themselves with their food and drink rationed.
For the retirees, that regulation of consumption reminded them of "the
ration market bodegas," they say. "We wanted to escape reality, to
disconnect a few days but it turns out that we found ourselves in the
same situation we wanted to escape," Guillermo points out.
In the Pasacaballo restaurant "the main courses are limited," he
clarifies. You can only choose one meat, fish or chicken course. On
arrival, each guest received a card that allowed them to consume a
maximum of 64 beverages, including two liters of rum for the four nights
of their stay.
The situation is repeated in other accommodations around the Island. Not
even the Royalton Cayo Santa Maria, with five stars, is immune from
these types of restrictions. "We had to supervise the domestic guests
better because they were cleaning out the hotel," a maid told 14ymedio,
on condition of anonymity.
Managed by the Gaviota Tourism Group, a business arm of the Cuban
military, special controls are placed on the accommodations of guests
from Cuba. "We have lost huge amounts of towels, cups, glasses and
cutlery," complains the employee. She blames "the Cubans who come and do
not understand how things work in a hotel, they think this is a boarding
school in the countryside."
"They want to eat at breakfast what they don't consume in two months at
home, so there are many excesses," she says. "While a Canadian will
breakfast on an omelet, a Cuban wants to put a hunk of cheese in their
pocket, take twenty servings of bread for their room and carry off all
the jam they can find."
Maria del Pilar Macías, Director General of Quality and Operations of
the Ministry of Tourism, told the official press at the end of last year
that the fundamental challenge was to achieve a competitive service
"without disregarding international standards" based on "quality and
In 2014, the influx of domestic tourists to hotels reached 1.2 million
guests, an increase of 23% compared to the previous year. On that
occasion, the locals spent 147.3 million CUCs in those facilities,
according to a report published by the National Office of Statistics and
Information of Cuba (ONEI).
The Communist Party has urged in its guidelines "to expand and push the
development of national tourism by creating offers that make it possible
to take advantage of the infrastructure created in hotels and other
recreational and historical tourist attractions."
Eugenia and Guillermo prefer hotels with managers from another
country. "They are much more attentive and do not seem to differentiate
in the treatment of national tourists." In those run by the state and
under the control Gaviota the situation is different. "If you're a
national, they leave you with the word in their mouths or with
half-service while they run off to look after a foreigner."
The reason for that difference in the treatment lies in
tipping. Although most are all-inclusive accommodations, foreign guests
"always leave something," comments the maid at the Royalton Cayo Santa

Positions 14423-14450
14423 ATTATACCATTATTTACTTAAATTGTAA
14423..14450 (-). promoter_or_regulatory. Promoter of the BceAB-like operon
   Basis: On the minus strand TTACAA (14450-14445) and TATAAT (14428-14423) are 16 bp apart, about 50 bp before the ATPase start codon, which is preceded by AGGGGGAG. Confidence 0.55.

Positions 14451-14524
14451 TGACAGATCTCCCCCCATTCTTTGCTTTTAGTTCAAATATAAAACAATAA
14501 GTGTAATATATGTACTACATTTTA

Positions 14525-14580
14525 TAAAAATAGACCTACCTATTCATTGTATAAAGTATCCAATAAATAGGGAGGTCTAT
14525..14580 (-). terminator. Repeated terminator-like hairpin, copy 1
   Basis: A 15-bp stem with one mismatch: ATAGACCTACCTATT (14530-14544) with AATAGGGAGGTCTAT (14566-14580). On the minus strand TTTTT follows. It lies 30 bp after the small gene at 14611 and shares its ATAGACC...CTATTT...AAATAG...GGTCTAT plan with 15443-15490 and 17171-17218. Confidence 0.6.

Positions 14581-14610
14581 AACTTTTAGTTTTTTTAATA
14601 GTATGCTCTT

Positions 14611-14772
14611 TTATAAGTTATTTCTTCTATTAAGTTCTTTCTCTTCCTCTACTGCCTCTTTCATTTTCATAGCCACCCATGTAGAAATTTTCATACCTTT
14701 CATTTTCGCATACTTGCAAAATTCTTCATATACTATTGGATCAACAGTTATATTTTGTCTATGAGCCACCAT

Maria. Also, according to the employee, "there have been many incidents
with Cuban clients who mistreat workers."
Varadero is the main beach resort on the island and Cubans have become
the second largest group of guests in the resort, behind the
Canadians. "Cuba's customer today not only goes to standard hotels but
also goes to the chain's highest quality hotels," said Narciso
Sotolongo, deputy sales director of Meliá Hotels International in Cuba.
The Hotel Group Islazul gets the worst comments among islanders. "I
dropped something on the floor and when I looked under the bed I was
surprised at the amount of dirt," Guillermo says. The curtains were old,
there was no minibar in the room and for several days there was no water
in the sink or shower. The manager never showed up for explanations,
despite repeated customer complaints.
For the retired couple, the most difficult thing is to accept the price
increases. "So before we paid between 70 and 85 Cuban convertible pesos
(about the same value in $US) per night with all inclusive; now we can't
find it for less than 120 or 140 CUC," the woman complains. An employee
of Cubanacán who manages a tourism bureau at the Hotel Vedado denied
that there has been an increase in rates.
"We are in the high season and prices are rising every year," she
explains to 14ymedio. "Now what is happening is that there is much more
demand and the cheaper offers are sold abroad, through the internet and
with a credit card." But Eugenia and Guillermo have never connected to
the great world-wide-web and only know about cash.
Source: Cuban Customers: Collateral Damage In The Tourism Boom /
14ymedio, Luz Escobar – Translating Cuba -
http://translatingcuba.com/cuban-customers-collateral-damage-in-the-tourism-boom-14ymedio-luz-escobar/ Continue reading
14ymedio, Reinaldo Escobar, Havana, 16 February 2017 — David Mauri
Cardoso, a 24-year-old from Cienfuegos, dreamt of being lawyer but could
not successfully pass a test of dishonesty. In appearance it was a test
of Spanish, but what was being evaluated was his capacity to fake it.
Along with 30 other young people, who had not been admitted to higher
education through the standard entrance exams, David was part of an
experiment where workers were enrolled in the first year of Law School
at the Carlos Rafael Rodriguez University in Cienfuegos and then
assessed on their knowledge of Math, History and Spanish.
The exams were conducted in January and David was one of twenty students
who had made it to the end of the previous stage. He finished high
school in 2011, and after several failed attempts to enter the
university, this seemed to be his last chance.
Everything seemed to be fine until the first week of February, when they
summoned him to a Disciplinary Council. His "incorrectness" is described
in the Teaching Regulation of Higher Education, where it specifies "it
is a very serious error to say or do anything against the Revolutionary
Process." The punishment established for this behavior is expulsion from
the higher education system in any program throughout the country. On
Friday, 10 February, the resolution imposing this punishment was signed.
What, in fact, did David do?